One of the guys who never made it past Phase 1 was a dude named Stacy who always chatted in all caps and claimed that he was Satan. Like, actual Satan. I met him on a Cure BB, where he was insisting that Faith was the best Cure album of all time, and that he would “roast the innards” of anyone who felt otherwise. This was so over-the-top that it cracked me up. Stacy felt like a fun project—getting Satan to love you would be quite a feat—but after we’d been chatting for a few days off and on, he started threatening me for not paying him enough attention. He once chatted me something very close to this (I’m paraphrasing):

If you don’t chat with me tonight, I will take your grandfather’s corpse, hollow it out, and then cook you inside of him, basting you with the rendered fat of your entire slaughtered family.

My grandfather had just passed away. I decided to cut Stacy off rather than move him into Phase 2.

Phase 2: We’re totally dating.

Once you find yourself talking to someone every day, you start developing feelings for them, even if they’re invisible. The feelings are real, even if nothing else is.

In this phase of the relationship, you tell each other that you’re exclusive, you show up on public boards at the same time, you make ridiculous promises to each other, and you have disgustingly flowery exchanges. A big feature of this phase is talking about running away together (or at least meeting somewhere between your two cities).

One of my Phase 2 guys, MustardGas, chatted me once about how we would soon meet in a hotel, where we would “spend all night talking—whatever happens, happens—and when you wake up the next morning, there will just be a long-stemmed rose and an engagement ring on the pillow.” I DIED. I actually printed that chat out. I thought this was the height of romance. (Again, I was 16.)

Another guy I chatted with was (supposedly) an Israeli guy who was training to be an EMT. (If that was true, he had to have been at least 22, and had no idea I was 16. I told him I was 20ish.) His plan was for us to meet in London, where he had to go for a conference. I told him I’d booked flights and everything, because I thought we were both lying, but when he sent me the address of his flat, I panicked and stopped talking to him immediately.

Phase 3: Exchanging home addresses.

A quick note: Don’t do this. At all. Never do this.

This may seem like a terrifying idea, but again, this was the mid-’90s, and nothing on the internet felt very real. The town where I lived in North Carolina was so small that I felt like no one from the outside world could ever find me there. So it didn’t feel dangerous at all to give these Phase 3 guys (who had passed Phases 1 and 2) my home address. (Yes, I realize that it was in fact very dangerous, and that I was being very stupid.)

The biggest reason to give out your address was so that you could exchange photos and more band stuff. Finally, I’d get to see what these guys looked like! (The technology may have existed to upload photos back then, but I certainly didn’t have access to it, and neither did the people I was talking to on BBSes.) Most of my Phase 3 guys were pleasant to look at, but they didn’t seem like “my type” at first glance—their baseball hats, jean shorts, and crew cuts didn’t scream “I’m really into industrial music.” They looked like guys I would have ignored in my own high school. (My silent and ignored IRL boyfriend had dreadlocks and dressed like a pirate. This was a good lesson in not judging a book by its cover.) I exchanged photos with probably six or so guys (none of them dirty).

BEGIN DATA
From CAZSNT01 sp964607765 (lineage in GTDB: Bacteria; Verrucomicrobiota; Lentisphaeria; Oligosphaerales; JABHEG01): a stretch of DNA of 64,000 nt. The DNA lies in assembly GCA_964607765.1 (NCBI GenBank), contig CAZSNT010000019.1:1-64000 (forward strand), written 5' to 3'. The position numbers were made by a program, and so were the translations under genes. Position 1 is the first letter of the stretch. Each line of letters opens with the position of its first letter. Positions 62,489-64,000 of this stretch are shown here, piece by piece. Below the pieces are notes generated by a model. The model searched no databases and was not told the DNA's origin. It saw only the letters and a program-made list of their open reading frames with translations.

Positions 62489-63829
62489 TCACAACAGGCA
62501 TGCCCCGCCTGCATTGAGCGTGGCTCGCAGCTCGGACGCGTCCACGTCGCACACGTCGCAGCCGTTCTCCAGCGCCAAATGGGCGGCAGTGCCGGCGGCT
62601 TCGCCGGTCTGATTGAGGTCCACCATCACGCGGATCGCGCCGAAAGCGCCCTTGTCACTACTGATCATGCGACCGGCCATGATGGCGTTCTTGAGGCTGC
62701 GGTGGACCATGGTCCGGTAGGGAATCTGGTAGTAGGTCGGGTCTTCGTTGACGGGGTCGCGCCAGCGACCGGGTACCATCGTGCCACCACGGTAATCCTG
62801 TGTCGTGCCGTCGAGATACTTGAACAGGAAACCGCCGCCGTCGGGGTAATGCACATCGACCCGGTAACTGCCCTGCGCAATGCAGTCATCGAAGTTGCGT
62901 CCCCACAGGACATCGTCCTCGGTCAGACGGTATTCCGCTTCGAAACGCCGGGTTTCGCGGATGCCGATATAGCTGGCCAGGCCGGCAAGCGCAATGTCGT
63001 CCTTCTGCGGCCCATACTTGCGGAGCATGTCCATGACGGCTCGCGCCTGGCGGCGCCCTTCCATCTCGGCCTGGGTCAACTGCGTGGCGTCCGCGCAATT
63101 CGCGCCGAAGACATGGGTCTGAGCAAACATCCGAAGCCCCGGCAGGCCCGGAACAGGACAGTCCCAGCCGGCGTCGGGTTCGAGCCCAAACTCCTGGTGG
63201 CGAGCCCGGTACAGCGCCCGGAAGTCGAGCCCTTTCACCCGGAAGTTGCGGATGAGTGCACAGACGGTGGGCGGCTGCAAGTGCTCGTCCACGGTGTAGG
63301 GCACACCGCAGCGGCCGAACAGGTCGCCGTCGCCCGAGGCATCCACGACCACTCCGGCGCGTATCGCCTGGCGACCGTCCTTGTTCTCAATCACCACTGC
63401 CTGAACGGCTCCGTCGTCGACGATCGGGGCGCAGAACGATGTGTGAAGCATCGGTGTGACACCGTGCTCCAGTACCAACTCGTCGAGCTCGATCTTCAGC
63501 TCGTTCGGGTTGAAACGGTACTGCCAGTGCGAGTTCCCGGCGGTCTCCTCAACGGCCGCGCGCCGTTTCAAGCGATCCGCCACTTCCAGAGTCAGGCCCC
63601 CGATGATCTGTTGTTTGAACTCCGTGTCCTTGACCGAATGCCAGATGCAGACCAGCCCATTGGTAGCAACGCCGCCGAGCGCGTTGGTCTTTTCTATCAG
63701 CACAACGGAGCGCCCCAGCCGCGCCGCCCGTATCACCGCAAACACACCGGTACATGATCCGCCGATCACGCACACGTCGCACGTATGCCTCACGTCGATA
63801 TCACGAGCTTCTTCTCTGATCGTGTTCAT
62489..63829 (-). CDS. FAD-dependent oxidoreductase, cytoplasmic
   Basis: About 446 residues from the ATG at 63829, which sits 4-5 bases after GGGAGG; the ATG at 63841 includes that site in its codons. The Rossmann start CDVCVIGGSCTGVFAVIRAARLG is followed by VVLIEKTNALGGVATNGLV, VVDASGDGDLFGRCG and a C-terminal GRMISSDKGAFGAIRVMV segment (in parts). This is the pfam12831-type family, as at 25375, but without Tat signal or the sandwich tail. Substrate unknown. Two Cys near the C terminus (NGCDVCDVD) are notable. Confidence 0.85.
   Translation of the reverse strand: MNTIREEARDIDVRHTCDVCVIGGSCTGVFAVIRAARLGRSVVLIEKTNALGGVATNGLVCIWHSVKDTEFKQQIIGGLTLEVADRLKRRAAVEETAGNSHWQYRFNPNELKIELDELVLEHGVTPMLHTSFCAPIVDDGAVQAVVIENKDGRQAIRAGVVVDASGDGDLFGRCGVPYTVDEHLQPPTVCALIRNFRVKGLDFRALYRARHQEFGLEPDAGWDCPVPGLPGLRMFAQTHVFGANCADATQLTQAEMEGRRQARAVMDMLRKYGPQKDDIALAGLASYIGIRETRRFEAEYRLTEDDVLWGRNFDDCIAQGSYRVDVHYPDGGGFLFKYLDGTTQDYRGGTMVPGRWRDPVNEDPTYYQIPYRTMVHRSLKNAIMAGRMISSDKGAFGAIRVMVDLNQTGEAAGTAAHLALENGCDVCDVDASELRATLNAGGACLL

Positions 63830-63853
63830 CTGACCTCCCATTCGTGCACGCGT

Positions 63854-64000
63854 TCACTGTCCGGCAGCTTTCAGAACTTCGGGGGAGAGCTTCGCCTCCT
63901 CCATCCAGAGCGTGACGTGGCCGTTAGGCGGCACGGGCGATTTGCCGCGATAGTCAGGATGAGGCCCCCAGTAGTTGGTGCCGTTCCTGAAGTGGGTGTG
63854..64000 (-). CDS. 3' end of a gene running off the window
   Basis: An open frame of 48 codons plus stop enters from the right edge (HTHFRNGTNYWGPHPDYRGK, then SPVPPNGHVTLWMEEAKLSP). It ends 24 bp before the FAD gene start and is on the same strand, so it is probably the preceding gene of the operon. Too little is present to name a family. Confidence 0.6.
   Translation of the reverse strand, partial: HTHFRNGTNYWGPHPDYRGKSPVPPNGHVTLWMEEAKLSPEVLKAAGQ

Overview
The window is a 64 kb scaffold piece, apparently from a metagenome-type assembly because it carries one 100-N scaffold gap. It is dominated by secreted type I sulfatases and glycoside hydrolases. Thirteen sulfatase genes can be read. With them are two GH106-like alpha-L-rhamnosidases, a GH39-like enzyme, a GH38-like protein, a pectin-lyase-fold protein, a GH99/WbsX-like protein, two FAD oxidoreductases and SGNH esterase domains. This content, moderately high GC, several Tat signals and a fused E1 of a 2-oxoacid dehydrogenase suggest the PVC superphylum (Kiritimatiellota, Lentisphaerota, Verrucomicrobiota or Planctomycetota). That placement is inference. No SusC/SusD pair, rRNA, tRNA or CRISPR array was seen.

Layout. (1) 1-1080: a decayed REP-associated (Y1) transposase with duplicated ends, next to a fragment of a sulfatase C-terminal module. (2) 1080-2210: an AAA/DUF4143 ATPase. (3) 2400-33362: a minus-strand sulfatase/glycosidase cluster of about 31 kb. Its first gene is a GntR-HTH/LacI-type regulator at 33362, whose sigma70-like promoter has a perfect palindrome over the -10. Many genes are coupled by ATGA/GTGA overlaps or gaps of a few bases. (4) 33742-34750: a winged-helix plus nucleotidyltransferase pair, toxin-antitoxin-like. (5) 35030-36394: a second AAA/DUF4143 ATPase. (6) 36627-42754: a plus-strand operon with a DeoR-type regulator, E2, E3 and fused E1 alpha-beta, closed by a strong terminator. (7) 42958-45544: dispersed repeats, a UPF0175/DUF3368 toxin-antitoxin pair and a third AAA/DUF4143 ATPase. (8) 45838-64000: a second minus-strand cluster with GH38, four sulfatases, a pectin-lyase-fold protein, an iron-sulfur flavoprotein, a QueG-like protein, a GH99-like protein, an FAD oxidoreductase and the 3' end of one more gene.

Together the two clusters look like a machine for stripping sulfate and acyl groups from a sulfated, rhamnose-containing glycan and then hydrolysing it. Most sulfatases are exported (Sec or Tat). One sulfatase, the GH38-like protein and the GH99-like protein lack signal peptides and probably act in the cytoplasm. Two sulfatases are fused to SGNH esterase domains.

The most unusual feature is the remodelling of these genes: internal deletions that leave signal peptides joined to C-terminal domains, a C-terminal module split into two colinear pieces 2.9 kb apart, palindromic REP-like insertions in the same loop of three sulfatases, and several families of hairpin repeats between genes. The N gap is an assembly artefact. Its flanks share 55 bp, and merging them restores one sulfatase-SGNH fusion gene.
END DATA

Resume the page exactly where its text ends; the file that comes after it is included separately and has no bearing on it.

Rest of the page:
Packages would often include mixtapes filled with shoegazer music, rare Helmet B-sides, band stickers, fliers from shows in DC, comic books, or Magic the Gathering cards. I still have some of this stuff, and I hold it all close to my heart.

Phase Four: Meeting IRL.

I only ever met one of my Board Boyfriends in real life. It was Ryan,** aka MustardGas, the rose-and-engagement-ring-on-the-pillow guy. He was a comic book artist and musician, only a few years older than me. He was brooding and cute and had long hair and wore big boots, and I stared into his eyes in his pictures for hours on end. Despite the fact that in my mind we were practically engaged, I never told anyone about him—mainly because of the existence of my actual boyfriend, but also because I kept my BBS life very separate from the rest of my life.

Ryan provided evidence that his real life matched the one he’d told me about on the boards—he actually sent me the indie comic book he’d told me he was been working on—and that impressed me. He knew real stuff about me too—I had told him that I was in high school and in drama club, neither of which I’d told anyone else online. We genuinely clicked. We talked about how we were definitely meant for each other. It felt mature. It felt real.

Ryan lived in Ohio, and one day he mentioned that he was going to be driving down to Florida in a few weeks, and could he stop in my town so we could actually meet? My heart took off in a permanent gallop.

I had so much work to do in the weeks leading up to our star-crossed tryst. I had to get an outfit that wouldn’t show how much I would be nervously sweating, I had to touch up my purple dye job and figure out what to do with my pubic hair (even though I was a virgin)—you know, work. As the depilatory fizzled between my legs, I called my boyfriend and told him that I needed some space.